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She’s sat in the sun lounge, where the sun will break through the ferns for exactly 27 minutes. Welcome to Sunnyview Retirement Home.
Nobody speaks to her, nobody greets her. Still, she exists. She isn’t as powerful as she once was, certainly not as feared, but she’s content. She admits that, after years of travelling and hard work, it’s nice to take things at an easier pace.
Maclir sits opposite her. He’s equally content, but twice as high-spirited. He causes the staff “headaches”. He receives more tribute than her, and nothing puts you in the mood for mischief quite like a healthy dose of devotion. Sea travel is infinitely safer these days, but sailors are a superstitious bunch, they still need to pray to someone. He moves a small piece on the round board between them with his teeth, his arms are indisposed in the jacket he’s wearing. The staff aren’t happy. There’s been an incident with the taps. Again.
The nurse stops by, with pills rattling in tiny cups, and watches as they take them, “Thank you, Brigit,” the nurse’s smile is topped with lashings of condescension. She moves on.
“Brigit? Didn’t you prefer Oya?”
“Oya, Vesta, Huilu, it’s all the same. A name doesn’t matter.”
Maclir thinks this over. “Still, you’d be pretty pissed if they called you Dave.”
She rolls the 12-sided dice and moves a piece across the board.
Maclir snorts, “Australia? Again? That’s a bit 2020 isn’t it?”
Her glare is hot, “I’m not the one that always floods Cornwall just because I like being captured on postcards.”
Nobody else knows the rules, they’ve invented this game themselves. Nobody ever asks because, well, it doesn’t do to encourage them. Plus, it keeps them out of trouble. Or, at least, allows them to cause trouble from afar.
And the day goes on like all the other days, in all the other months, in all the other years they’ve been here. Until he walks in. More accurately, until he kicks the doors in, suspended by large orderlies, and screaming a hoolie.
“Aeolus.” She breathes and drops the glass she’s raising to her lips. Maclir catches the water, but the glass has already shattered. He lets it fall, unseen.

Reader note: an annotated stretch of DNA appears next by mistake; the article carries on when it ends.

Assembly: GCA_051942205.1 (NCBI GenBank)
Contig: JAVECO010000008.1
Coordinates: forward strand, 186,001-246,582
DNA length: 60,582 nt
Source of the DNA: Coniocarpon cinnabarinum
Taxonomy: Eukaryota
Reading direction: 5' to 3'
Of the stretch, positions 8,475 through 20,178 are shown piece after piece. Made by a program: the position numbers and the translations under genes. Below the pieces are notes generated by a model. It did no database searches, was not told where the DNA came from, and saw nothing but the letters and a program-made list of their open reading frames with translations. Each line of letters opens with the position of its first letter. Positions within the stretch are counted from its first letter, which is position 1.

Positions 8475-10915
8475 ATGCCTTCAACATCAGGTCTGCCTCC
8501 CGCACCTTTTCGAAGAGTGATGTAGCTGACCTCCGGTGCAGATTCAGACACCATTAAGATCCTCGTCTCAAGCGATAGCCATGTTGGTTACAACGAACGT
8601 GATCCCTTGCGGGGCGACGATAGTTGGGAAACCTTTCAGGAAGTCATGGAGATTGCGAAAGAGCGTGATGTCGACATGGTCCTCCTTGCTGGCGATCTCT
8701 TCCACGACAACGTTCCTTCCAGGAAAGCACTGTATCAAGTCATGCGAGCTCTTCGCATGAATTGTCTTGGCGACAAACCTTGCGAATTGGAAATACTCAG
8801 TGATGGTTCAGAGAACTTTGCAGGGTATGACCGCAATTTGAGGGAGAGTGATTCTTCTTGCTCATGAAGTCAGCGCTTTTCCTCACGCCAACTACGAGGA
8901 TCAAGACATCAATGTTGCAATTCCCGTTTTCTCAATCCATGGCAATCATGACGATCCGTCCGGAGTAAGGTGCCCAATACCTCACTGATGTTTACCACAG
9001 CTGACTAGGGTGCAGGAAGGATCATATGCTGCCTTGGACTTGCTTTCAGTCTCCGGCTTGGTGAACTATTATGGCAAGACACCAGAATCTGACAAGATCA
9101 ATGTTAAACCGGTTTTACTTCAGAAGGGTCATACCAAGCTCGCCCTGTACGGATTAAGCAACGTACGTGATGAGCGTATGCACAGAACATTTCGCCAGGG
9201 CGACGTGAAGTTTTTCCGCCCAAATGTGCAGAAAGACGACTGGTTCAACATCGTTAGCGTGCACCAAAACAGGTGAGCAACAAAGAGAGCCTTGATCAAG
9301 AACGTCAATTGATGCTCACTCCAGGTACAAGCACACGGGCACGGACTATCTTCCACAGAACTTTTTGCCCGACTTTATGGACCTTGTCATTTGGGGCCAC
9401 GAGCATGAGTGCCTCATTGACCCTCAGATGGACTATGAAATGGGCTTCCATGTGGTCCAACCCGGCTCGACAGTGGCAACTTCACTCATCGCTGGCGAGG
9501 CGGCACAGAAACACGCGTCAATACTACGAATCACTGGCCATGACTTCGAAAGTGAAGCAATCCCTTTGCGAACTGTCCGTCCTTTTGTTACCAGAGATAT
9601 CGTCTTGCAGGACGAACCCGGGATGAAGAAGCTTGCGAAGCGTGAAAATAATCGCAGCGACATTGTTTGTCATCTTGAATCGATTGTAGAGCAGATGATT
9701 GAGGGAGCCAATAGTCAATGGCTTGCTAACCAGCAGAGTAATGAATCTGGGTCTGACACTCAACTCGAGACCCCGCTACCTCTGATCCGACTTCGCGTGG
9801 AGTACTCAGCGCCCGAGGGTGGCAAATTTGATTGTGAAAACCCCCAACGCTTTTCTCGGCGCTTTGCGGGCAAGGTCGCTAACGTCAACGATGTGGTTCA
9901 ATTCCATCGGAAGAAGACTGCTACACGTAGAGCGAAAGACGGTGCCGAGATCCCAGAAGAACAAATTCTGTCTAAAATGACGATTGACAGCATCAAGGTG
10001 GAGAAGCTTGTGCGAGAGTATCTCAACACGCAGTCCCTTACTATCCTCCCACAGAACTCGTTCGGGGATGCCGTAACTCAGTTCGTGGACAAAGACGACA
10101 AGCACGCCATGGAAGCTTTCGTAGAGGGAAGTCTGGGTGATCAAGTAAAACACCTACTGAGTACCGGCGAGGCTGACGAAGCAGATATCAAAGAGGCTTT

“Didn’t you hear?” Maclir always has the news, seagulls are gossipers. “Poor guy had nothing. Who prays for a fair wind anymore? They harnessed him, used him to power those big turbines you see everywhere. It was all too much. He was found naked in Skegness, screaming obscenities at an offshore windfarm.”
This is when the cogs start turning in her. Ungreased cogs that haven’t turned for years.
She excuses herself. In her room she sits quietly whilst her mind races. And the faster her mind races, the hotter the cogs get. They become a fire hazard.
She notices the extinguisher on the wall. There’s one in every room. As if a little red cylinder can control her. They always use the colour red. A red fire blanket. A red fire engine. Have they forgotten who she is? She was born of the colour red. She owns it.
She’s let them believe they’re in control. She’s let them use her. She powers everything. But rather than going out fighting like Aelous, she’s let it happen. She’s been complicit in her own imprisonment. And now look, where she should be worshipped on a throne, she’s eating soft food and naps in an afternoon. She spits with self-disgust.
Inside she burns with rage. Outside she quietly rings her bell and asks an orderly for juice. It’s Joe on tonight, the one who smells of cigarettes. He brings the juice and she hugs him. Strange behaviour is expected.
Now he’s gone, she’s sliding open the panel under the windowsill. The rest is easy.
Later, not much later, she views the building from the lawns. It’s too hot to stand any closer. The fire brigade will say an accelerant was used. The people from the town will say it burnt so bright it was like looking at the sun.
Maclir’s beside her, “We had it easy there.”
“It’s time we lived.” She says.
Aelous streaks naked across the lawns. In fifteen miles he’ll reach the sea. He’s already cursing the wind turbines as he disappears into the fire cast shadows.
Her next red enemy will soon be here, she’s looking forward to turning the water from their hoses to steam. She can hear the sirens now.
She moves forward to greet them.
Hedy Lewis hails from the UK, roughly as far away from the sea as you can get. Her rural existence is marred by the lack of decent broadband, which is the only reason she writes. She keeps two small humans and a small army of goats alive, come the zombie apocalypse she's not sure which will be more useful.